Medical Genetics: Principles and Practice, by James J. Nora and F. Clarke Fraser, 399 pp, 226 illus, $20, Lea & Febiger, 1974.
These two books illustrate two ways of presenting a subject to the student. Ford writes an extended essay explaining how the principles of genetics apply to medicine. Nora and Fraser describe the syndromes of genetic disease in a framework of principles. During the last 20 years, medicine, like most subjects, has been enormously engorged by the information explosion; genetics has been revolutionized by the development of molecular biology. Today, anyone writing of medical genetics must digest these two new corpora and assimilate them into the traditional discipline. In this respect, neither of these two works can be cited as entirely satisfactory.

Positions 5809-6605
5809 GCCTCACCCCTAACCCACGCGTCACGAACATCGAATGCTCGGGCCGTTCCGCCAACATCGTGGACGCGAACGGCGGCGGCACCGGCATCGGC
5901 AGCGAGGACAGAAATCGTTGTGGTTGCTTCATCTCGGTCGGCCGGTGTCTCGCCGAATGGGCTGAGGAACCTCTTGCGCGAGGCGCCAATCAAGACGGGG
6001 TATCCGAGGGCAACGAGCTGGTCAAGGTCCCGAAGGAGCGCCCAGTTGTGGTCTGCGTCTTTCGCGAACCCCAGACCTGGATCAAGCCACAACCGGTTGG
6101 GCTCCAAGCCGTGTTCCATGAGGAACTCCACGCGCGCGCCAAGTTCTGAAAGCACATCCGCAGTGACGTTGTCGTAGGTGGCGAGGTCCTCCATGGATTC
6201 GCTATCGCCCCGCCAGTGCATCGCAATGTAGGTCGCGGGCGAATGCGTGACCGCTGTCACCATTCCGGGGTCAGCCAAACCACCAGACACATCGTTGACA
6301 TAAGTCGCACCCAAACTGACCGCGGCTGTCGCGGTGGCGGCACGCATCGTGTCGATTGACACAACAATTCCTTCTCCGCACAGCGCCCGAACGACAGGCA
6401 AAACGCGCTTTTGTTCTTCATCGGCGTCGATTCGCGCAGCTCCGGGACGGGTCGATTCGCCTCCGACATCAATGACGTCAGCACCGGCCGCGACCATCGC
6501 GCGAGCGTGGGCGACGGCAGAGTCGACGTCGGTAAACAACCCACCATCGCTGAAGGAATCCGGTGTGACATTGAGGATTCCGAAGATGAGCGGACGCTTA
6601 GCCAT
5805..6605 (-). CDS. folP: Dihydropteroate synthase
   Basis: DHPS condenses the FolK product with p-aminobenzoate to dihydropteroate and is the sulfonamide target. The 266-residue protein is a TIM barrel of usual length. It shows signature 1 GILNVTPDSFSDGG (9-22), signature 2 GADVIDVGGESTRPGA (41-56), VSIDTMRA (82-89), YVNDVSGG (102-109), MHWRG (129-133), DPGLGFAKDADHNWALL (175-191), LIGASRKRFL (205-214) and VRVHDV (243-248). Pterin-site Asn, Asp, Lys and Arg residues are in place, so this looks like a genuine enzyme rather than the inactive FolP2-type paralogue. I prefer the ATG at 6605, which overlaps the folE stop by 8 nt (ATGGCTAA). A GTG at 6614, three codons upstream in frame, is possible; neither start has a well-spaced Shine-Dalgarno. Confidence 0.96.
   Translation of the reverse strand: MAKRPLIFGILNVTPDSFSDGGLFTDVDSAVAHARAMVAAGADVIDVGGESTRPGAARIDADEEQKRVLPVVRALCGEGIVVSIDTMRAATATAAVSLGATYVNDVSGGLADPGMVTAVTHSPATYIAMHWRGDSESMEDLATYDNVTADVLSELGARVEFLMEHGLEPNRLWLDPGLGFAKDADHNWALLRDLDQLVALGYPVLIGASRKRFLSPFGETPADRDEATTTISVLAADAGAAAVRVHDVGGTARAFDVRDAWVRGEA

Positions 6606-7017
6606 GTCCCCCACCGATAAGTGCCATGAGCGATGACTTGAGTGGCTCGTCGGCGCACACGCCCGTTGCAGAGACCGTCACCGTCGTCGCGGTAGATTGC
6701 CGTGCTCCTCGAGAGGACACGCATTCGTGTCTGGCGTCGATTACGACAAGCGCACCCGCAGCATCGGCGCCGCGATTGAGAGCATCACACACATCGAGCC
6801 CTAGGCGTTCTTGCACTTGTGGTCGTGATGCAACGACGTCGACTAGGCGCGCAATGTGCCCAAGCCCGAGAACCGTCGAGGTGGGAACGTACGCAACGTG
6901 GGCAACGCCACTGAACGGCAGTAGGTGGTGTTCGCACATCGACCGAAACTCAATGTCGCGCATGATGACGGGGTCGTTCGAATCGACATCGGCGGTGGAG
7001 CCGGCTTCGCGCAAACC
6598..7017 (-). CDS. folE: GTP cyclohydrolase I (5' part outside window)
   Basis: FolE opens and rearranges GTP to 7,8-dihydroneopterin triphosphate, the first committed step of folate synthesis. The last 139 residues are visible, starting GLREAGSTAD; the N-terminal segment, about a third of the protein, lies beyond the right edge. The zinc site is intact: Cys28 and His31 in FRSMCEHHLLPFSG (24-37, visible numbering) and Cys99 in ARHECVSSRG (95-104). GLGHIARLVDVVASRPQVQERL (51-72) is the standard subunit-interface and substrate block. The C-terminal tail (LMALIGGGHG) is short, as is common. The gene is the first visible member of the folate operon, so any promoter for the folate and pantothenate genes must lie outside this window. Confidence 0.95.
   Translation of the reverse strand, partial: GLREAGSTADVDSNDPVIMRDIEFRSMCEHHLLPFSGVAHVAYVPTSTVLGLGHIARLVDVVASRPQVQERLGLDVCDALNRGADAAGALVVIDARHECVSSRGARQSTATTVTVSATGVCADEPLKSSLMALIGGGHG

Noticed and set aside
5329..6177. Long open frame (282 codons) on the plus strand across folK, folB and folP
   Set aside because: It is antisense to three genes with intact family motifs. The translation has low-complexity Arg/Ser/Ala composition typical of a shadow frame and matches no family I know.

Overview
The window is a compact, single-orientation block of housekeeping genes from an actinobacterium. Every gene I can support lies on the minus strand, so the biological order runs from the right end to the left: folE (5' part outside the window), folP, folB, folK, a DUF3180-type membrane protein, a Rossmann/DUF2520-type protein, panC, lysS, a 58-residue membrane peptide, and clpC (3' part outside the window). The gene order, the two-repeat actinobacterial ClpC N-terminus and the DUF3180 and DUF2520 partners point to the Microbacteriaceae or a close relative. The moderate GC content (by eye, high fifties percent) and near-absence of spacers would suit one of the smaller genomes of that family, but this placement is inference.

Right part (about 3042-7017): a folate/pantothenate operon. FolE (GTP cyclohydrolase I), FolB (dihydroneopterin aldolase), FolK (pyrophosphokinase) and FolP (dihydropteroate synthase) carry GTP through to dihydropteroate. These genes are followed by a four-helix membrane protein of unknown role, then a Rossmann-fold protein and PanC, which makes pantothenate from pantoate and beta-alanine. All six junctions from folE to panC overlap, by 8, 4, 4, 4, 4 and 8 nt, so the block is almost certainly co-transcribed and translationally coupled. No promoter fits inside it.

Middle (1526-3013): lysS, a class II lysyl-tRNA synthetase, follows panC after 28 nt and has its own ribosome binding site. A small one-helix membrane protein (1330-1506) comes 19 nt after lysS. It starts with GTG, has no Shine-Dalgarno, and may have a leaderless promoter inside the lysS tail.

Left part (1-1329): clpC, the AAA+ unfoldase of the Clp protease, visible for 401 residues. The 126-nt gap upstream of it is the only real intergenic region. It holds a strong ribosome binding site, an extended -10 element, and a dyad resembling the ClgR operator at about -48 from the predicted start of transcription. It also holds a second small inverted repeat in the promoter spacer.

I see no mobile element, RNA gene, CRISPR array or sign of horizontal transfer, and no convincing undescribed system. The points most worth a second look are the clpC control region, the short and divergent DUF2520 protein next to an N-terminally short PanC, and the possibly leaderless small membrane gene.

Ford is best known for developing the concept of polymorphism and emphasizing its role in evolution. In the first edition of this book in 1942, he introduced